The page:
Abstraction At The Core of Computer Science


I spent the latter part of last week in Palo Alto, California working on the CS 2013 project. There are some pretty amazing people involved in this project (CS 2013 steering committee) and I learned a lot in the various discussions we had around computer science curriculum. Since we are talking about what absolutely positively much be part of undergraduate computer science curriculum it is not surprising that core concepts are an important part of the discussions. One statement that was made was that “abstraction is at the core of computer science.” This is quite true of course but it struck me that maybe we don’t talk enough about this early enough in high school computer science courses. It is an important vocabulary word but do we really talk about what it means at a deep level? Sometimes perhaps but always? Not so sure. I’m pretty sure I never spent enough time on it.

What do we mean by abstraction? There are some interesting definitions floating around that can be used for starters.

Making all of this clear to students can be tricky especially when we introduce abstract classes. So what is the simple version? I see abstraction as using symbols to represent real things. In other words, we model the real world using data (numbers mostly but also images and words) so that we can manipulate them  using the computer. We can’t generate real wind or real buildings in a computer to see how buildings react to different speeds of wind but we can model the effects. Push buttons on the screen don’t actually depress but we can model that behavior by using the right abstractions. Abstraction is a tool for acting on imaginary objects that represent real things.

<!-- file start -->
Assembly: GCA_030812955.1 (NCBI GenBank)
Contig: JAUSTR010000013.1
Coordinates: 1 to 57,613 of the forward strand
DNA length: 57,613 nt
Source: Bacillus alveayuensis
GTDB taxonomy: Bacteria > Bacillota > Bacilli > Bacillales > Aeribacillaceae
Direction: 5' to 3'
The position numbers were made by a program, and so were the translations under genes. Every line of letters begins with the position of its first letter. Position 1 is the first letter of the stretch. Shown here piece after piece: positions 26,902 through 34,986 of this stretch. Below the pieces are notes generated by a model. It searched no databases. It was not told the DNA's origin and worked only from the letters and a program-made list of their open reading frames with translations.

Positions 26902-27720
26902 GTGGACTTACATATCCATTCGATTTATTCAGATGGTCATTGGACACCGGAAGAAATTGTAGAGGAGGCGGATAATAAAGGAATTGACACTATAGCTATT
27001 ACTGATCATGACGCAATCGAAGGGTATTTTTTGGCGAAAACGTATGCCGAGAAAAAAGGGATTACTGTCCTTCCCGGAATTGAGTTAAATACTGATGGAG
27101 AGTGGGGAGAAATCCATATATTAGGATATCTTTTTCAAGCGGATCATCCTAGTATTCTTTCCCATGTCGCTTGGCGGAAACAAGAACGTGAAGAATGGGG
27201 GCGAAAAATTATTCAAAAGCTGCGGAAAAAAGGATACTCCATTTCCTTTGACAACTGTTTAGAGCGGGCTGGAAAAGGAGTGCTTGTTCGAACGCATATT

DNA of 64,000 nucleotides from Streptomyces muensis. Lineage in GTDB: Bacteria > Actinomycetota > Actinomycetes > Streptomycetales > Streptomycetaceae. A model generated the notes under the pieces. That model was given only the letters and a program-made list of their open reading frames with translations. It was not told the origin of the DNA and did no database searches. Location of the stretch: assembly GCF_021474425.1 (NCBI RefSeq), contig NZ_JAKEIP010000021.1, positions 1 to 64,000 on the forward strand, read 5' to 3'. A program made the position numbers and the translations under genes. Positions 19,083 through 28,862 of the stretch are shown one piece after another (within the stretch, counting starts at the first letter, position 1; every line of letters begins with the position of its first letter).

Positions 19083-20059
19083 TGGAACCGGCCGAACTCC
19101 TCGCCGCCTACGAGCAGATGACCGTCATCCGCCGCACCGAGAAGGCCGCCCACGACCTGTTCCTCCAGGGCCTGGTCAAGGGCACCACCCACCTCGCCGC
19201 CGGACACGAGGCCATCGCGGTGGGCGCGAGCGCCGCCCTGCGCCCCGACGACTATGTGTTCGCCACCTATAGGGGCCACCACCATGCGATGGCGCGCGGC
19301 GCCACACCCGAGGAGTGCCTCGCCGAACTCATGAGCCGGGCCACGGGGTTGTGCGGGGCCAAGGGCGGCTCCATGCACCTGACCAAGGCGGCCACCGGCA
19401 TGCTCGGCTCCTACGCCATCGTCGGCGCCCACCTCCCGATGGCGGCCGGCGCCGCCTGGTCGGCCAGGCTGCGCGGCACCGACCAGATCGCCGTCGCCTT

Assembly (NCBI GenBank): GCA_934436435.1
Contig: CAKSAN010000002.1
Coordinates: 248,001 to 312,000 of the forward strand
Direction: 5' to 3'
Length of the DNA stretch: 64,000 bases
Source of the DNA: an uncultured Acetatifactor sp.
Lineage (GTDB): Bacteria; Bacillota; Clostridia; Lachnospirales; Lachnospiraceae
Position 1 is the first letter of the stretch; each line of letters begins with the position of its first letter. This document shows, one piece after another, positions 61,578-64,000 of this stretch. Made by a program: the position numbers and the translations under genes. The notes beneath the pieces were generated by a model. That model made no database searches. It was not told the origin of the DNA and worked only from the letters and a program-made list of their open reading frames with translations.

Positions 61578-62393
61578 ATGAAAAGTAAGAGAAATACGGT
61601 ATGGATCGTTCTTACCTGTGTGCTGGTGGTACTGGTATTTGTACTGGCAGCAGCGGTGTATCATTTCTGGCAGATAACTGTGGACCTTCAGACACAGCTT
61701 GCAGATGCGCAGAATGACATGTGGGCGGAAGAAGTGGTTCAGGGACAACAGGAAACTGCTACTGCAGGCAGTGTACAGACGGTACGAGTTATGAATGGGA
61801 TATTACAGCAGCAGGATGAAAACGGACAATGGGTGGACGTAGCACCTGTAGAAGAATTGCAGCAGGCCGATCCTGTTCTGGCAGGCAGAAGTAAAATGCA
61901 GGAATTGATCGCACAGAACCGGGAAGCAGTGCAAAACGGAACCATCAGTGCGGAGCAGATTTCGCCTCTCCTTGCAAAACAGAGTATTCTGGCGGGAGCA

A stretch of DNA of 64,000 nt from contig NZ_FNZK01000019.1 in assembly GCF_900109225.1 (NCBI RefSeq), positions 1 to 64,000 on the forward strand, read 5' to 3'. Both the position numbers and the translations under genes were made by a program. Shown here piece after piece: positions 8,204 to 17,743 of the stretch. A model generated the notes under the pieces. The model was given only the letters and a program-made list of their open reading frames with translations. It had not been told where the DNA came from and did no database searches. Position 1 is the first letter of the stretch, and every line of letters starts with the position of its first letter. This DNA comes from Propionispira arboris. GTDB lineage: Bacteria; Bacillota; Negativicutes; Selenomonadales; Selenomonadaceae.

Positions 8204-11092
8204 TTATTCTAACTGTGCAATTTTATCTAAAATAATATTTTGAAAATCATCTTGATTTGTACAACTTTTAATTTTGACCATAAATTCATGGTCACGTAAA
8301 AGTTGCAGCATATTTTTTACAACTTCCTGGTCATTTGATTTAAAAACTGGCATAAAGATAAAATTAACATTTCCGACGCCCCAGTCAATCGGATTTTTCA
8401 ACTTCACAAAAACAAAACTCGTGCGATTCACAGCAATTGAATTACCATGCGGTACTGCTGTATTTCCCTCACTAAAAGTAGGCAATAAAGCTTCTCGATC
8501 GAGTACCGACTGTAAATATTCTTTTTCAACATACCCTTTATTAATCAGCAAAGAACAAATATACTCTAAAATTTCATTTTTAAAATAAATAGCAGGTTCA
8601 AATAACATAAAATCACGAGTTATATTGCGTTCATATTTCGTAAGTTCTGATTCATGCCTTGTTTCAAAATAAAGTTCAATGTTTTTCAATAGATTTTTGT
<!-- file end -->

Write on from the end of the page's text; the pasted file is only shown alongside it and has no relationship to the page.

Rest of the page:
In a sense object oriented programming and graphical user interface programming both simplifies and complicates our discussion of abstraction. On one hand the GUI objects make it easy to model real work objects of specific types. At the same time, for some students, it makes it harder to understand models or abstractions of items that are not visible on the screen. Personally I find that properties, as implemented nicely in C# and Visual Basic, do help to picture the abstraction – the way the software object represents the physical object it models – of various real world objects. Your mileage as they say may vary of course. The fact that objects have properties and methods is what enables us to model real world objects. At the same time making the transition from physical objects to numbers that somehow represent those objects does not come naturally for everyone. It is important however that they do make the transition. This is at the heart of how computer science works.

I’m trying to work out in my mind how to involved abstraction both earlier and more consistently into a first programming course. My gut tells me that in the long run that would make understanding more of the concepts easier. Do any of you out there have particularly good discussion points, resources or lessons learned about teaching abstraction to share? Any textbook that does an especially good job of it? Or perhaps an operational definition that you find works for you and students?

Abstraction is a core concept in computer science. On the other hand it is a bit abstract for some students. (Sort of pun intended.)

Comments (0)

Skip to main content